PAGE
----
‘Self-identifying’ trans women are eligible for Labour’s all-women shortlists and other roles, the party’s ruling body has confirmed.
The National Executive Committee (NEC) decided on Tuesday to approve a new statement making explicit that the party would continue to uphold transgender rights in its organisational structures and selections.
The decision, passed without opposition, guarantees trans women equal access to all-women Parliamentary shortlists, women’s officer posts and minimum quotas for women.
Crucially, the policy - a copy of which was passed to HuffPost UK - confirms that the political rights are open to people who were born as men and who now identify as women, without the need for medical certification that they have changed their gender.
The move follows months of controversy and will come as a blow to feminists who profoundly disagree with the concept of self-identification.
In a further sign of its determination to prevent the policy from being abused, Labour moved swiftly on Tuesday night to suspend a male activist who tried to become a women’s officer candidate for his local party.
David Lewis was suspended pending an investigation into his bid to ‘self-identify’ as a woman ‘on Wednesdays’, a source told HuffPost.
In a bid to reassure critics, the NEC stressed that anyone who tried to “breach Labour Party rules and subvert the intention” of its women-only policies “will be dealt with via our established safeguards, selection procedures and disciplinary measures”.
A party source told HuffPost that the statement had been issued” in order to address any confusion or concerns around the policy”.
Amid threats of legal action or mass resignations from some feminist groups, the party has now “verified that it is acting consistently with both the letter and spirit of the relevant legislation, the Equality Act 2010”, the NEC agreed.
The ruling body added: “We recognise that there is a diversity of views on what can be a complex and emotive issue for many members, but discussions within the Labour Party should never take the form of abuse or intimidation of anyone.”
The statement follows consultation within the party on the current rules, which have been in force since 2008 but which have not formally or explicitly been approved by the NEC before.
Several trans candidates have fought Labour seats in the past, including Sophie Cook (pictured above with Jeremy Corbyn), who slashed the Tory majority in East Worthing and Shoreham in last year’s general election.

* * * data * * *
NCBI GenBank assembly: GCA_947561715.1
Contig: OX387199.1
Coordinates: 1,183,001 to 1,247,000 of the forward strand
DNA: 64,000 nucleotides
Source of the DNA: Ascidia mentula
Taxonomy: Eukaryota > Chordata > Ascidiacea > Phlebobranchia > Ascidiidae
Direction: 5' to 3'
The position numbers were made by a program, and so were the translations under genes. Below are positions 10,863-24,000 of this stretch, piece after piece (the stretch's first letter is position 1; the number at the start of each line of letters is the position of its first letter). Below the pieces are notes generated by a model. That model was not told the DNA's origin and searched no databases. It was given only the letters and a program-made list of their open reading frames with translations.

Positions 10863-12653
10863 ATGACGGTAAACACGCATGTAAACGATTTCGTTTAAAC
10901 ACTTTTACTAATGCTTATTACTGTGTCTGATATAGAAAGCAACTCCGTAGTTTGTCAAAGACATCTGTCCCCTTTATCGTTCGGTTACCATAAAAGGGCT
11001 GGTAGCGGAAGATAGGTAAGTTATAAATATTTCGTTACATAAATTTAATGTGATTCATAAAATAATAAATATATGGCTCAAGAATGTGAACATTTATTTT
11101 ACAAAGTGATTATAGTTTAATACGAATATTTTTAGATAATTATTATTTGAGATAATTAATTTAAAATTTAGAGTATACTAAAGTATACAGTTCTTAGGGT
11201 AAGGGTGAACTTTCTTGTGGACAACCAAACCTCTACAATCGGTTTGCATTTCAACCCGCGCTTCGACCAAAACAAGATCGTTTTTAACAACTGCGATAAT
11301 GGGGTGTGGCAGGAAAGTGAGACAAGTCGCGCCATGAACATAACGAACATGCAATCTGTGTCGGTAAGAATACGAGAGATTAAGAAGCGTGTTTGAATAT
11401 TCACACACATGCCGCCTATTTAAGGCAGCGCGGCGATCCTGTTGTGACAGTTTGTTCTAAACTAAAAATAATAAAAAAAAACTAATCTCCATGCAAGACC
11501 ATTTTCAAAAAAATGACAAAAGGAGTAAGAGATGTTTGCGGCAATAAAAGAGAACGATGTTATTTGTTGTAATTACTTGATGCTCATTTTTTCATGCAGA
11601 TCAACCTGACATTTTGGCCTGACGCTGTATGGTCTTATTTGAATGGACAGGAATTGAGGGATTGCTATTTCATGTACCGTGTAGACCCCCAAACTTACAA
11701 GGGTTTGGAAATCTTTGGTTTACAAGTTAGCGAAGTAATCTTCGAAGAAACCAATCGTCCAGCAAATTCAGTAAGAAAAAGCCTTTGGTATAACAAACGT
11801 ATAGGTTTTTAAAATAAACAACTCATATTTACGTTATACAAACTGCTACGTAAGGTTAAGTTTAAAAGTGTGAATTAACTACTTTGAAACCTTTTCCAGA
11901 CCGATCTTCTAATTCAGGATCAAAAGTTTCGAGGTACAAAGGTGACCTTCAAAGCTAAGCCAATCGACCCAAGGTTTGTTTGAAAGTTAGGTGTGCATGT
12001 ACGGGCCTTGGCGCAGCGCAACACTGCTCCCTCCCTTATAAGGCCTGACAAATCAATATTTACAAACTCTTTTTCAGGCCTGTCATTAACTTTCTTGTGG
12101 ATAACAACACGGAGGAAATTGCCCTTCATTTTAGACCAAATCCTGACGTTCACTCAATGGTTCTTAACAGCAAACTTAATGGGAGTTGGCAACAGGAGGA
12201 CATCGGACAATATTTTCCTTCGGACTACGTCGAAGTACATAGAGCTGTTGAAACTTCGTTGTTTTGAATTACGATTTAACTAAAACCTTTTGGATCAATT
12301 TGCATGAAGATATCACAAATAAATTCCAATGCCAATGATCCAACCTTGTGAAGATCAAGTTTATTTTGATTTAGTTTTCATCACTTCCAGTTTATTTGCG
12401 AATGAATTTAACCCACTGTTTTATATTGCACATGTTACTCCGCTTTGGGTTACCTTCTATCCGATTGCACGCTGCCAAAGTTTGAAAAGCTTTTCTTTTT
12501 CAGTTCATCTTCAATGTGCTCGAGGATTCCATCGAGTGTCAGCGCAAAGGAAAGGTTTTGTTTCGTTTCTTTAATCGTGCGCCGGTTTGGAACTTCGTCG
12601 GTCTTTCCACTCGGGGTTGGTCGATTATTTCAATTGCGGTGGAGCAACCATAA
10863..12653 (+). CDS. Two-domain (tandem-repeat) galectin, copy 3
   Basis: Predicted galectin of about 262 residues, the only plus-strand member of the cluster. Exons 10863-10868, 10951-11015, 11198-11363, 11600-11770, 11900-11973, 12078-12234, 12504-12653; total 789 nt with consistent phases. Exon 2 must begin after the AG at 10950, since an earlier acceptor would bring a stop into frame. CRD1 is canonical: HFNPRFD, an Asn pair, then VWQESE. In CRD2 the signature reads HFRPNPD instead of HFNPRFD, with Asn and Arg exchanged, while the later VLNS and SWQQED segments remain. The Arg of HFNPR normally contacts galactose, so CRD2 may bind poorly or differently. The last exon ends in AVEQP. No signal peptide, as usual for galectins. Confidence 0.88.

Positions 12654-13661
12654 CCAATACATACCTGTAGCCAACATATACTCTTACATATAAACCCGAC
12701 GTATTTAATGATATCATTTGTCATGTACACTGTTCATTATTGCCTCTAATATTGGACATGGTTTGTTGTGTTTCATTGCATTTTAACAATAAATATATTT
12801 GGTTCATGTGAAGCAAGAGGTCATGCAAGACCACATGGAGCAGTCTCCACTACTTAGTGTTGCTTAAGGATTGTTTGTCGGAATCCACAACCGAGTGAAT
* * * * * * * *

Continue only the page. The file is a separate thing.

The NEC also made clear that party policy was still being developed on the wider issue of trans rights in society, on areas of public policy such as gender-specific toilet or changing room usage and access to women-only services or “safe spaces”.
“As a separate policy matter, the Labour Party is committed to reforming the Gender Recognition Act and the Equality Act 2010 to ensure they protect trans people.
“We will formulate more detailed policy to achieve that goal – whilst maintaining important safeguards and protections for all women, including vulnerable women – and we will consult with women’s organisations, LGBT+ groups and other stakeholders during the course of that process.”
HuffPost UK revealed in March that the NEC Equalities Committee had approved the wording of the policy, but the issue was twice delayed amid criticism from some women party members, including close allies of Jeremy Corbyn.
The issue has led to some bitter clashes within the party, with some women opponents furious at being described as “TERFs”, or “trans-exclusionary radical feminists”.
In a stunt aimed at exposing the party’s policy, David Lewis, a male Labour activist, told the Spectator magazine that he plans to stand for the post of women’s officer in his local party in Basingstoke.
Lewis said he identifies as a woman “on Wednesdays, between 6.50am when my alarm goes off and around midnight when I go to bed.”
The move brought sharp criticism from Heather Peto, a trans woman who is standing for the NEC elections this year.
Late on Tuesday, a party source told HuffPost that Lewis had been suspended pending investigation and would therefore not be a candidate for women’s officer in his local party.
A Labour Party spokesperson said: “The Labour Party is committed to upholding the principle of affirmative action for women. Anyone attempting to breach Labour Party rules and subvert the intention of All Women Shortlists, women’s officers or minimum quotas for women will be dealt with via our established safeguards, selection procedures and disciplinary measures.”
Journalist and activist Owen Jones welcomed the suspension.
The Female Eunuch author Germaine Greer has also sparked controversy for claiming that trans women were “not real women”.
Radical feminist and veteran leftwinger Linda Bellos was barred from a Cambridge debate after declaring she wanted to question “the power of those who were previously designated male to tell lesbians, and especially lesbian feminists, what to say and think”.
The Government appear to have delayed plans announced last summer to publish a consultation on reforming the 2004 Gender Recognition Act to improve the recognition process and reduce the stigma faced by the trans community.
The new bill would remove the need for a medical diagnosis of “gender dysphoria” before being able to apply for gender recognition, provide legal recognition of non-binary people (people who do not identify either as a man or a woman) and cut the length and intrusiveness of the gender recognition system.